Until then, growing up in cosmopolitan Bombay, where I was educated at a Jesuit school and where my best friends were Muslims (with whom I played maidan cricket), the idea that any group of Indian Muslims might be suspected of having split loyalties over cricket and support Pakistan had not even entered my head. The match itself passed off without incident and it is a sad commentary on how far this once great city of my youth has fallen that today the Indian board hesitates to even stage a Test in Mumbai for fear of violence.

That Test series was to leave a mark on a very talented cricketer. When the series began, Abbas Ali Baig was the hero of Indian cricket. And Indian cricket desperately needed heroes, having been drubbed 3-0 by the West Indies at home in 1958-'59—when India had four captains in five Tests—and 5-0 in England in 1959. Baig was the one shining moment in that dismal summer, scoring a hundred on debut at Old Trafford. But against Pakistan he failed, with just 34 runs in three Tests. He received poison pen letters doubting his loyalties, was dropped and it effectively ended his Test career. Baig did come back some years later but the promise that lit up Indian cricket in 1960 was never fulfilled.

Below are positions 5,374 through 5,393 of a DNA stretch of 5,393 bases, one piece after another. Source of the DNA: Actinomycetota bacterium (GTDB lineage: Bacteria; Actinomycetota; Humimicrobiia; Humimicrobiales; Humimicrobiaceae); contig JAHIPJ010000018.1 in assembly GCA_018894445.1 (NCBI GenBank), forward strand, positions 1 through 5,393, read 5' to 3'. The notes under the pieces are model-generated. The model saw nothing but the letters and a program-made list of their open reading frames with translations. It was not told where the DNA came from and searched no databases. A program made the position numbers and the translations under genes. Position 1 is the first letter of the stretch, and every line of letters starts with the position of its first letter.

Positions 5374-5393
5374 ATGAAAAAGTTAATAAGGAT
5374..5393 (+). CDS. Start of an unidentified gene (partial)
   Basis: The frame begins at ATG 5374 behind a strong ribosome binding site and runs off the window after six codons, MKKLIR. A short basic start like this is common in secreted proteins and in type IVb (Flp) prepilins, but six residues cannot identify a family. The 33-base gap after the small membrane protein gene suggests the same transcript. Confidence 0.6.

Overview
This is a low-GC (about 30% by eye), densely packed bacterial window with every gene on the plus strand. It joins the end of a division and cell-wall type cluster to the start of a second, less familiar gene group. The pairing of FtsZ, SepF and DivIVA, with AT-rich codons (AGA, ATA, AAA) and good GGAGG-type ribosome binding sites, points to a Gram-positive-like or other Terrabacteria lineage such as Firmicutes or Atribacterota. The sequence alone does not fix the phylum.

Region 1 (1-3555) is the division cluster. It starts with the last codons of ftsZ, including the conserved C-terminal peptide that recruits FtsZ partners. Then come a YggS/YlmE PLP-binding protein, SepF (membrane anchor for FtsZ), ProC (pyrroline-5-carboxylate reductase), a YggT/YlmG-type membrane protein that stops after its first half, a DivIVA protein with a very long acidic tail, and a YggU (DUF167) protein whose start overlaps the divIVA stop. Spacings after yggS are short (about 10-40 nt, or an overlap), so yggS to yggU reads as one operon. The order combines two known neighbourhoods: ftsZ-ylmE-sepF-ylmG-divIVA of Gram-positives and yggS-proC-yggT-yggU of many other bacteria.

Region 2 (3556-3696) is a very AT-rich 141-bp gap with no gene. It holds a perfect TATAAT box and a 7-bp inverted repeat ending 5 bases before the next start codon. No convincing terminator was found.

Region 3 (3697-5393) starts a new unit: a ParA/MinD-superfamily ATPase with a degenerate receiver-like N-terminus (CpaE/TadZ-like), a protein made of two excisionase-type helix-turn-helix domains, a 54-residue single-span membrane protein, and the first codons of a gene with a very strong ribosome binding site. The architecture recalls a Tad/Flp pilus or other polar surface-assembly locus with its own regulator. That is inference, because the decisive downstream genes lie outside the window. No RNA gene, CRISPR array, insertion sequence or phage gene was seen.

The tour also marked the end of cricket relations between the countries for 17 years, a period that saw two wars between the two. But this was also when India produced two of its most charismatic cricketers, both Muslims. For Indians of all religions and castes, their Muslim identity was the least significant aspect; they were cherished for the cricket they played and the style they brought to the game.